Quantcast
GMO

How to Feed the World Without Destroying the Planet

By Cyrus Sutton

Island Earth is the story of a young indigenous scientist's journey through both sides of the GMO battle in Hawaii. Groomed to work for Monsanto, Cliff Kapono had a lot to consider over the past few years. His ancestral ways of farming fed a similar population than what inhabits the island today with some of the most advanced biodynamic farming ever documented. Yet one of his most lucrative job options would be for a company promising to "feed the world."


Island Earth follows Kapono's journey of discovery along with a handful of Hawaiians struggling to take back their communities in the face of the current GMO occupation.

I decided to dive into this project after I learned from a few activists that more GMO crops are tested per acre in Hawaii than any other state in the U.S. I was shocked to learn that this island paradise was home to such activities. Their testing involves multiple combinations of restricted-use pesticides that both our government and the scientific community agree are toxic to the environment and our health. The testing is occurring outdoors right next to low-income communities.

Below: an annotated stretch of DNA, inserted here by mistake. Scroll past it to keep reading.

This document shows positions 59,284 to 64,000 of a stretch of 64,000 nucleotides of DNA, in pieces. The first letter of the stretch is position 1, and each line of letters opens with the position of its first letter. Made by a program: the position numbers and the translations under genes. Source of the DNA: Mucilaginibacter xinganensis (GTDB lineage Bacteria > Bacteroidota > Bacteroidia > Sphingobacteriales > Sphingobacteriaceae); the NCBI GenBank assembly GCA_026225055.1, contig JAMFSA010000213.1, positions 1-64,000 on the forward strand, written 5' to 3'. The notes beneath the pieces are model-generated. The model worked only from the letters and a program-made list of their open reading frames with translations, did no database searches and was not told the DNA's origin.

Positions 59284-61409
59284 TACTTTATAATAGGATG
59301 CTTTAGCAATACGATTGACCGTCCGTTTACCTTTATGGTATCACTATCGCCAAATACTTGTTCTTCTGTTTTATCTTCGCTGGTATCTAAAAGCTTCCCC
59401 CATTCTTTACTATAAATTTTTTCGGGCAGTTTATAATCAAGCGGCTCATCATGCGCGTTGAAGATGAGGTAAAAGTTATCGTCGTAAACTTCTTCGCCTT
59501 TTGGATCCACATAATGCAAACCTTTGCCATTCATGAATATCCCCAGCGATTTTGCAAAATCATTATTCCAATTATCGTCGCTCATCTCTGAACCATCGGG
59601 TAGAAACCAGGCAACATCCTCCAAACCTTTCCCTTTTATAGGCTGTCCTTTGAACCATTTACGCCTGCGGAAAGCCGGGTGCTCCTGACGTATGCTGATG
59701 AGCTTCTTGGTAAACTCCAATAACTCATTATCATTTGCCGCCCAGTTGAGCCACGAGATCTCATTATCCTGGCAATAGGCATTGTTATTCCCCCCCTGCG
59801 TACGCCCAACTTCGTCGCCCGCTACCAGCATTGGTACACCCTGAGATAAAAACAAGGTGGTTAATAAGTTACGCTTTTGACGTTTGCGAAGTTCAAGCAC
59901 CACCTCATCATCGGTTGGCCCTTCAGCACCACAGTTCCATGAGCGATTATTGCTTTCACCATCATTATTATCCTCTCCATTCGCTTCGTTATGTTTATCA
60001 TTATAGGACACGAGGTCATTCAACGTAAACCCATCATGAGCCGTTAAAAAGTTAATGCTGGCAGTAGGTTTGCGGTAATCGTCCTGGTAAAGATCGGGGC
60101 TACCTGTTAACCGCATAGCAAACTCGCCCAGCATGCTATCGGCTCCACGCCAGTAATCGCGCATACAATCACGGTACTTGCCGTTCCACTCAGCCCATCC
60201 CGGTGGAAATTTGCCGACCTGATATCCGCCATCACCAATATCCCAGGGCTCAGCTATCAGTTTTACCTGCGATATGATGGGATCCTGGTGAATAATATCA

What's happening in Hawaii effects the rest of the country and visa versa. These tiny Islands are a microcosm for the problems we all face but also the solutions we could embody. The vast majority of the world's seeds are owned by the same powerful chemical companies who are testing their crops in Hawaii. They are using genetic modification to alter plants so they can withstand higher doses of the pesticides they manufacture. As such, the Hawaiian people are rising up and pushing back, drafting bills and engaging with their local legislature, as well as returning to their traditional methods of farming in an effort to become self-reliant again.